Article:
There is something otherworldly about the Iron Gate Restaurant. This is probably due at least in part to the uniqueness of its setting. It is located in a grand town house built in 1875 on a mostly quiet, residential street. The actual iron gates and massive glass doors that serve as the entrance are set far back from the street, at the end of a lantern lit walkway and under an imposing stone arch. As you approach, a lively bar scene is discernible just beyond the glowing gates.
Once inside, you become aware of the space’s unusual proportions. It was, in fact, originally used as a carriage house by a civil war officer. The bar is in the narrow vertical space with high ceilings that used to be the carriageway. The spare yet imposing decor includes two enormous chandeliers that look like repurposed wheels from one of those carriages, and a castle-size mirror.
The place has a quirky historical appeal, but also an unmistakably modern, sultry allure. The zinc bar is a hub of activity around which a tony looking crowd lingers to enjoy a glass of wine or a signature cocktail. If you are lucky enough to nab a seat there, you might be tempted to stay to people watch, or eat at one of the small tables on either side of the bar.
In the warmer months, you might also choose to move to a table in the garden courtyard, under the shade of century old wisteria branches interwoven with grapevines (weekday lunch, weekend brunch, “Family Table”, and mid-day menus are available in the bar and garden areas). But you don’t want to miss the real treat just beyond the courtyard, in the space that used to be used for stables.
To say that the “Tasting Room” is a romantic spot would be an understatement, especially if, like me, you are a sucker for old world charm. Exposed brick and beams, dark wood, dim lighting, red leather banquettes, antiques, soft music and a fire crackling in a giant hearth are only a few elements of the place’s dreamy ambiance.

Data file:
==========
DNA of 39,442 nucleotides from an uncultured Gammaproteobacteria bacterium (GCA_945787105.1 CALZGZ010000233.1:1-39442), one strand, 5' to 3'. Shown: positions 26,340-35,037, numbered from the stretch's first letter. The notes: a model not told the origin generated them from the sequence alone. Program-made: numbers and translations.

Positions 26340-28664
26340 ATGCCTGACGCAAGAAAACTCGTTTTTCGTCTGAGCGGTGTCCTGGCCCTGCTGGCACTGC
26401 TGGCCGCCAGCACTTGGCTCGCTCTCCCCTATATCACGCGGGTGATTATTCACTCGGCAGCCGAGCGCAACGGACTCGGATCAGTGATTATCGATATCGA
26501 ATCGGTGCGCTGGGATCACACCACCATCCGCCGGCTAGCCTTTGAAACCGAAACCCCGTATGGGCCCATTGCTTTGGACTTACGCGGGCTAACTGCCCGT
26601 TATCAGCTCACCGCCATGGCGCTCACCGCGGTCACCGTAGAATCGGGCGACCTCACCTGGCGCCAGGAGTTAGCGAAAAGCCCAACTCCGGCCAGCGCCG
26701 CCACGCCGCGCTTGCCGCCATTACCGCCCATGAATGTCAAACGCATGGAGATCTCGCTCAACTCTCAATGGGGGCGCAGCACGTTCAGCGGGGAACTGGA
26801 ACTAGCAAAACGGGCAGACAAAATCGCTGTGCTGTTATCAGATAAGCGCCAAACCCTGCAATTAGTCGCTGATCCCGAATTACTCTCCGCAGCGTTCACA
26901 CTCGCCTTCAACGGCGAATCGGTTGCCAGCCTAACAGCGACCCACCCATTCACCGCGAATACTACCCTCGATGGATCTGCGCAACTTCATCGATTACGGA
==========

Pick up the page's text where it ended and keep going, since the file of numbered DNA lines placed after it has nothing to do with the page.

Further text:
The room is cozy and intimate (seats 48 people at most), with a partially open kitchen across the hearth. You are made to feel more like a private guest than a customer by a staff that is warm and impeccably mannered. And then there’s that food!
The menus created by Executive Chef Anthony Chittum for the Tasting Room and the bar and garden restaurants draw inspiration from the culinary traditions of Greece, Sicily, Sardinia, and Southern Italy. In the former, where we dined, guests choose from a four or six course tasting menu. The plates are comprised of exceptional local ingredients and artisanal products combined in sometimes surprising, but always delicious ways.
Samples on the current menu include a Tuna Crudo with Pickled Chilies and Granny Smith Apples, and a Beet and Burrata salad presented with a sprinkling of fresh flowers that is almost to pretty to eat. Not surprisingly, the wine list contains a vast selection of interesting vintages from Greece and Italy that pair exceptionally well with the food.
TIPS: The first course of the Tasting Menu consists of numerous antipasti, or seasonal sharing plates. If you are one of those people who doesn’t like to share food, consider yourself warned. As for the plates, the portion sizes are surprisingly well calibrated so that you probably could, if you wanted to, order the six-course tasting menu without feeling overfed. We stuck with the four course option and ordered a cheese plate before the desserts, which are not to be missed.
Iron Gate – 1734 N St. NW – Washington, DC – (202) 524 – 5202